(My more succinct review on Goodreads is here.)
As I was leaving a review for a recent Meredith Duran book, I noticed in the comments someone sighing over how they missed Laura Kinsale’s books, how no one could match her. That wasn’t an author I’d heard of, so I investigated and found that Flowers from the Storm was the highest rated of her books.
So I checked it out on my Kindle, tripped, and then accidentally swallowed this book (the longest I’ve read this year, Goodreads informed me, at 533 pages) in about a week.
It is, without a doubt, the best-quality romance novel I’ve ever read. I enjoyed it no less than The Remains of the Day and The Lacuna, the most recent five-star books that broke me down into a wibbly heap, the way only the best books do.
I couldn’t stop flailing and raving about this book, as I read it. I hadn’t seen anything like this attempted by a romance novel author, yet it’s everything I ever wanted in a romance novel.
(Weirdly, I don’t actually read romance novels for the erotica. Once I got past early adolescence, when I was first discovering sex, the smut in romance novels hasn’t impressed me. The characters are never deep enough, they’re too flimsily created solely for the purpose of getting it on. I prefer to explore smut about characters in much longer-standing series, with loads of chemistry and history between them — but that’s called fanfic, and this blog is not here to discuss my fandom activity. I think I read romance novels for the historical fiction aspect [I can’t imagine anything more boring than reading a modern-day romance novel] and the story itself. But I really didn’t read any romance novels before Meredith Duran.)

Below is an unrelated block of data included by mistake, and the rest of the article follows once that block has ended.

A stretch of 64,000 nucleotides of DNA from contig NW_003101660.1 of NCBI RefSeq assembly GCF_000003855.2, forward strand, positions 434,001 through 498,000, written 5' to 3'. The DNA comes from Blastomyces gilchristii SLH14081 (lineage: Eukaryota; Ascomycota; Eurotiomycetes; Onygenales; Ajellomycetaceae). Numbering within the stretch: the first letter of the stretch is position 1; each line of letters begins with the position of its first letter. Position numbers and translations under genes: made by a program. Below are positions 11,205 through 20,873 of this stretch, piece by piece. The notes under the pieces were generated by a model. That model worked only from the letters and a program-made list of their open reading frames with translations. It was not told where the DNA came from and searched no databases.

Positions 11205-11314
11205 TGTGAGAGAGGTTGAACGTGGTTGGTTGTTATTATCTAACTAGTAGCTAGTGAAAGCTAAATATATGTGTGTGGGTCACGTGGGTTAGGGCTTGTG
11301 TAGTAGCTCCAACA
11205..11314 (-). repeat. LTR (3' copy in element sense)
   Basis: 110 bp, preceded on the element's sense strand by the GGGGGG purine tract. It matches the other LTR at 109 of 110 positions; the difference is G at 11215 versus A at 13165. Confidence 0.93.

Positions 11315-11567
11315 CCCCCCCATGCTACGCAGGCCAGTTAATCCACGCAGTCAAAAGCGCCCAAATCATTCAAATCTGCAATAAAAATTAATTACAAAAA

Back to Flowers from the Storm and how it fulfilled every desire of my soul, as far as those desires relate to romance novels — I can’t help but compare it to the last Duran book I read, Fool Me Twice, where the power imbalance, between a duke and a housekeeper/ex-secretary who had been raised as a bastard, made me deeply unhappy.
If I had asked for an explicit refutation of that power imbalance, this would not have been more perfect.
I present to you:
- the Hero: a duke, 32; a strong-willed, independent, and confident man who checks off every box for the Devilish Rake stereotype. We are introduced to him, in the story’s opening, in post-coitus comfort with a married woman whom he’s recently knocked up. He likes hot chocolate.
- the Heroine: a middle-class devout Quaker woman, 28, fully committed to the Quaker life of austerity, simplicity, economy, morality. Devoted to her blind father, who’s a geometrical genius.